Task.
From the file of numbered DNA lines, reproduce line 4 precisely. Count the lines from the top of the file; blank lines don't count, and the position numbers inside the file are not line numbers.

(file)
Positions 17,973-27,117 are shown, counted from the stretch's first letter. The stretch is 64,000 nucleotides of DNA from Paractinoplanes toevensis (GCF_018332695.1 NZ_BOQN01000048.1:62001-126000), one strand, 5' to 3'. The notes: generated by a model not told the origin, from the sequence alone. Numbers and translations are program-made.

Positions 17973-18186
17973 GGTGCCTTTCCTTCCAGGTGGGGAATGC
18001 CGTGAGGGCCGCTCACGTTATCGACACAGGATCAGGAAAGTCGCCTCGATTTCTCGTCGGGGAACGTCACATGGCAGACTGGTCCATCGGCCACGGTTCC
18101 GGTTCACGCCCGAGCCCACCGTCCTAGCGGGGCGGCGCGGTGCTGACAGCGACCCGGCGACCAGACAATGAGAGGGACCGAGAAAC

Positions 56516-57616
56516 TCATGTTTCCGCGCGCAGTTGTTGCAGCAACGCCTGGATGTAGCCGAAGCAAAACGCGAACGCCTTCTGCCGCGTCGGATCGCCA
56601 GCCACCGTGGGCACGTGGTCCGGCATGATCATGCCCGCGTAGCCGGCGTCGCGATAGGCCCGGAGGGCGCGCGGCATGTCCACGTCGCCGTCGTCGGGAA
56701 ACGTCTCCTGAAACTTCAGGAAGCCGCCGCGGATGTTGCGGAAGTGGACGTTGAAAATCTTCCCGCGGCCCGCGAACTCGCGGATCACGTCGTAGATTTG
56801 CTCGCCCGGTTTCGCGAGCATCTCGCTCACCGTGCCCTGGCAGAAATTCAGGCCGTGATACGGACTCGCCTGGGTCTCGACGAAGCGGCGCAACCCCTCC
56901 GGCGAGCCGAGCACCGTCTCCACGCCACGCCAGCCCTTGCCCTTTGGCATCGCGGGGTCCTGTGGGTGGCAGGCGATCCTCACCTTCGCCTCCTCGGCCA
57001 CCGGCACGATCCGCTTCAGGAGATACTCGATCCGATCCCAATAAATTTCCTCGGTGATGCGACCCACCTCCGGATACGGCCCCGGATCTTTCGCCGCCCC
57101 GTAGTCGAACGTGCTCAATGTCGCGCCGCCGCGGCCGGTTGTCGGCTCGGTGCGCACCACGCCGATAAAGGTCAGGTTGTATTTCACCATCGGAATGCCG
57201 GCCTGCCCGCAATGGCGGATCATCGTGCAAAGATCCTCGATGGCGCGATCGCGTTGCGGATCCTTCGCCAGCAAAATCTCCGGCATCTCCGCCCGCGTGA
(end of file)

18001 CGTGAGGGCCGCTCACGTTATCGACACAGGATCAGGAAAGTCGCCTCGATTTCTCGTCGGGGAACGTCACATGGCAGACTGGTCCATCGGCCACGGTTCC